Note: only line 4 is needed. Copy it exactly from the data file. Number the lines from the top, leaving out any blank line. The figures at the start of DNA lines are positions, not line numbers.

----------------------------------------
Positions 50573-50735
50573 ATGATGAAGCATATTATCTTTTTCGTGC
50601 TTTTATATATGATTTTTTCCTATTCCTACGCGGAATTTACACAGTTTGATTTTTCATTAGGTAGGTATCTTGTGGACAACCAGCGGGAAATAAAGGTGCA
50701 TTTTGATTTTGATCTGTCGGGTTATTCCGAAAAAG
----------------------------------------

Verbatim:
50701 TTTTGATTTTGATCTGTCGGGTTATTCCGAAAAAG